Tuesday, December 8, 2009

Advent and Waiting in the Mosaic Bible

Last week was the first week of Advent, and the focus in the Mosaic Bible is waiting. The theme of waiting is appropriate, but the way it was addressed brought up some questions and thoughts for me.

First, the Mosaic Bible's suggested Scripture readings and meditations did not just focus on the birth of Christ, like might be assumed. Rather, it included a smattering of perspectives of longing and waiting in a variety of contexts.

At first, I did not like this. I thought it would be most appropriate to focus on the reason for Advent--the birth of Jesus. Including other forms of waiting distracts from this focus. At the same time, as I kept reading through the week, I found I appreciated more and more the different perspectives of waiting and the way longing has appeared in many forms throughout the Bible.

I do like how the editors tried to focus the idea of waiting on excerpts that could be applicable to readers' current lives. Again, waiting on the Christ child (sorry, the event is past) is hard to relate to now. At least for me... And then there can be whole argument about Christ's Second Coming, but that gets into other theological debates. And that's still an abstract concept. It's not something I, at least, think about regularly.

At the same time, the various perspectives and contexts in this case made this week feel much more disconnected and disjointed than other weeks' meditations have been. Other weeks have been very well-organized and all excerpts clearly connected. This week had been bouncing between waiting for Christmas and waiting for everything else I long for in life. Maybe I haven't connected the two as much as I should, and that may be some of the point of this week, but in any case, that's some of my reaction.

The other big reaction I had was to the idea of waiting and longing itself. The introduction to this week's topic of Longing discussed how much of Christianity is centered around waiting for things to be better and restored later. I agree with that. The pain of the present and recognizing this is now how things were meant to be is important. Focusing on this for the season of Advent may be appropriate.

At the same time, I find myself longing and waiting most of the time. To the detriment of the present. While our culture may not advocate waiting, it also does not advocate for appreciating the present very well.

For me, my focus is always in the future: Everything I'm doing now is just so things will be better later. I'll work hard and sacrifice now so I can relax later. But later does not always come. And killing yourself now to enjoy later is not necessarily a good way to live. It can cause depression and anxiety, which are definitely not good ways to live. As Brother Lawrence described in The Practice of the Presence of God, it is particularly important to watch for and experience God now, in the moment, and not just expect him to show up later.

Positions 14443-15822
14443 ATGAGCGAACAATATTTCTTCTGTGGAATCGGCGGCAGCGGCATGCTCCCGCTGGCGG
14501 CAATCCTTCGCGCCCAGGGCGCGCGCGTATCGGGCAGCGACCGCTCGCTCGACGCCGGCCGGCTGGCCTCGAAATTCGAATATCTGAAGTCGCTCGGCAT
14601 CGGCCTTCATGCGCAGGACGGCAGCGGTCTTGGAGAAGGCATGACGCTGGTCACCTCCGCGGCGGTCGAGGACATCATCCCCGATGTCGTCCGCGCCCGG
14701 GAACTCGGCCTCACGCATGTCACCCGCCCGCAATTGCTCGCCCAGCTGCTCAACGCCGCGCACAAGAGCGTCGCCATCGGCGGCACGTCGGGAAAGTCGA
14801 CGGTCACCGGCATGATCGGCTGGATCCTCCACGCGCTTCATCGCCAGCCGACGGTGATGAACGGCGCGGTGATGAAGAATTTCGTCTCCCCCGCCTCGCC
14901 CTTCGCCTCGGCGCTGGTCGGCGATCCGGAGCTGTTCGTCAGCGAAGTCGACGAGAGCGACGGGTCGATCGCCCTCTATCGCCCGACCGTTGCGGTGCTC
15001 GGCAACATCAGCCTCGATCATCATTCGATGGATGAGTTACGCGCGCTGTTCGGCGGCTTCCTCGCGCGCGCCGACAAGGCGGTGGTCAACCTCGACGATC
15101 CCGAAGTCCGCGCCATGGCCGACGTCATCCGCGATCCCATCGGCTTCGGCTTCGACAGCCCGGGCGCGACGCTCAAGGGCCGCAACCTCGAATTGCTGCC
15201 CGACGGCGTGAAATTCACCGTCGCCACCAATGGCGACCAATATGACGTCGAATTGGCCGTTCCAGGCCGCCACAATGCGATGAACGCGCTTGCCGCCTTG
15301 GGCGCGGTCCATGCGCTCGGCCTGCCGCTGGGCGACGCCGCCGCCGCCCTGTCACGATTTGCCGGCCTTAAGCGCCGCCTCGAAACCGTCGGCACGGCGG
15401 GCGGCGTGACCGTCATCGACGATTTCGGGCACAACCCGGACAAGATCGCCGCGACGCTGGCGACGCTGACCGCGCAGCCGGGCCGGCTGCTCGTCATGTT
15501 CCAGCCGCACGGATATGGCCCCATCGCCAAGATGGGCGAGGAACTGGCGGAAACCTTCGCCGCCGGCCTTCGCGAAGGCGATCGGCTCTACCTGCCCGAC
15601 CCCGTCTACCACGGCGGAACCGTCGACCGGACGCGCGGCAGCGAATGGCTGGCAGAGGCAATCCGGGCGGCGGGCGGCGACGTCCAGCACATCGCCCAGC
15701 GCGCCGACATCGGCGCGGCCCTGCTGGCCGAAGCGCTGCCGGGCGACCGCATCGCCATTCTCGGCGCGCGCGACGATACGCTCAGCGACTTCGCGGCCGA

Practicing God's presence now and longing for restoration in the future are not necessarily mutually exclusive ideas. In many ways, they work nicely together. However, some of us probably spend more time in one of those areas than the other, and then should probably spend more of their devotional time in the opposite side to re-train themselves. For me, I think I need to spend more time seeing the blessings I have right now instead of just waiting for others to come later... What about you? What do you think?

1 comment:

  1. As you wrote, "Practicing God's presence now and longing for restoration in the future are not necessarily mutually exclusive ideas. In many ways, they work nicely together". Well that got me thinking that so many times in my life I anticipate something, can't wait can't wait til it's here...then in a flash.......

    ...it's gone?

    And someone(me) might say "It's come and gone? No wait, I spent a lot of time preparing.....it can't be over",

    And I have come to the realizaation, NO, it isn't over.

    It just seems over because the "Fireworks" have been spent but the big flashes are still in my eyes until I blink real quickly to make the glow disappear. So I don't blink fast anymore.

    Like meditating while gazing at a candle the flame gets imprinted and wherever you look you see the flame!

    So, your good post has reminded me to savour the anticipation and let all the moments of anticipation imprint on my heart.

    For Christmas, this year, I am really trying to let all the confusion of arranging where to be, when, what to bring, how do I get it done just rest in His hands; and whatever, He will bring up the sun on Christmas morning and turn up the stars after a family or friends' Christmas meal....And it will not be a case of "Is That All There Is...cause we'll keep dancing" as that old Peggy Lee song went. I'll be dancing in His Light!

    Great post and good tidings to all with Love.



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